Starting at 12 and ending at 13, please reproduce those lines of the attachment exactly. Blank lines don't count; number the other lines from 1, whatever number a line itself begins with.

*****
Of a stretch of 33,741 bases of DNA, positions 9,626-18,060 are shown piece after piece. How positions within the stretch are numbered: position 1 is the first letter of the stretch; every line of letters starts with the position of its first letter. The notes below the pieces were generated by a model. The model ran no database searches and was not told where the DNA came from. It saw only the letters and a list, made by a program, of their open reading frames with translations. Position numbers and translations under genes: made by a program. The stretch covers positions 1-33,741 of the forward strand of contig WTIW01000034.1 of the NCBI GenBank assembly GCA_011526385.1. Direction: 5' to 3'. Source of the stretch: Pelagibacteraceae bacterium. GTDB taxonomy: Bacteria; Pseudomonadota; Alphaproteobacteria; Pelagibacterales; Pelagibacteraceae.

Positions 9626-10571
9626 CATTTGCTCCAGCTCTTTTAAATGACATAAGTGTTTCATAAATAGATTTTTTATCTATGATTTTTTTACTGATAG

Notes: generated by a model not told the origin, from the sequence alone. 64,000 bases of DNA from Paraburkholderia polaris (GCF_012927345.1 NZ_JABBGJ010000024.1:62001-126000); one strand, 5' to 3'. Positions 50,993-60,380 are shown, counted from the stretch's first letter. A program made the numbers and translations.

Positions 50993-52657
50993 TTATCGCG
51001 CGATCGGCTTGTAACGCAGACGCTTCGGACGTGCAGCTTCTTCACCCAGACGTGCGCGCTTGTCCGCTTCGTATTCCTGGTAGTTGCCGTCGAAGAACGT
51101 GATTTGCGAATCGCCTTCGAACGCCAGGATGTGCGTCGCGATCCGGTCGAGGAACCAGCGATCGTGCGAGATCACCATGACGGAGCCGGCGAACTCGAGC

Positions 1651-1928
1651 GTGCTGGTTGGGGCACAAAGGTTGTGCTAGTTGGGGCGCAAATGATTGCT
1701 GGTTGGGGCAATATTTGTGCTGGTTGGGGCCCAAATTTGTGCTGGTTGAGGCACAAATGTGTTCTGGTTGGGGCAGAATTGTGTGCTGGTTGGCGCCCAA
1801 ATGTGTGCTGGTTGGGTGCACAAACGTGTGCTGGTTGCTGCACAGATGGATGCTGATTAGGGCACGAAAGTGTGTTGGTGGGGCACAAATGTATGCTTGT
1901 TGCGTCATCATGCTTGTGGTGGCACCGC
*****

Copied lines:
1801 ATGTGTGCTGGTTGGGTGCACAAACGTGTGCTGGTTGCTGCACAGATGGATGCTGATTAGGGCACGAAAGTGTGTTGGTGGGGCACAAATGTATGCTTGT
1901 TGCGTCATCATGCTTGTGGTGGCACCGC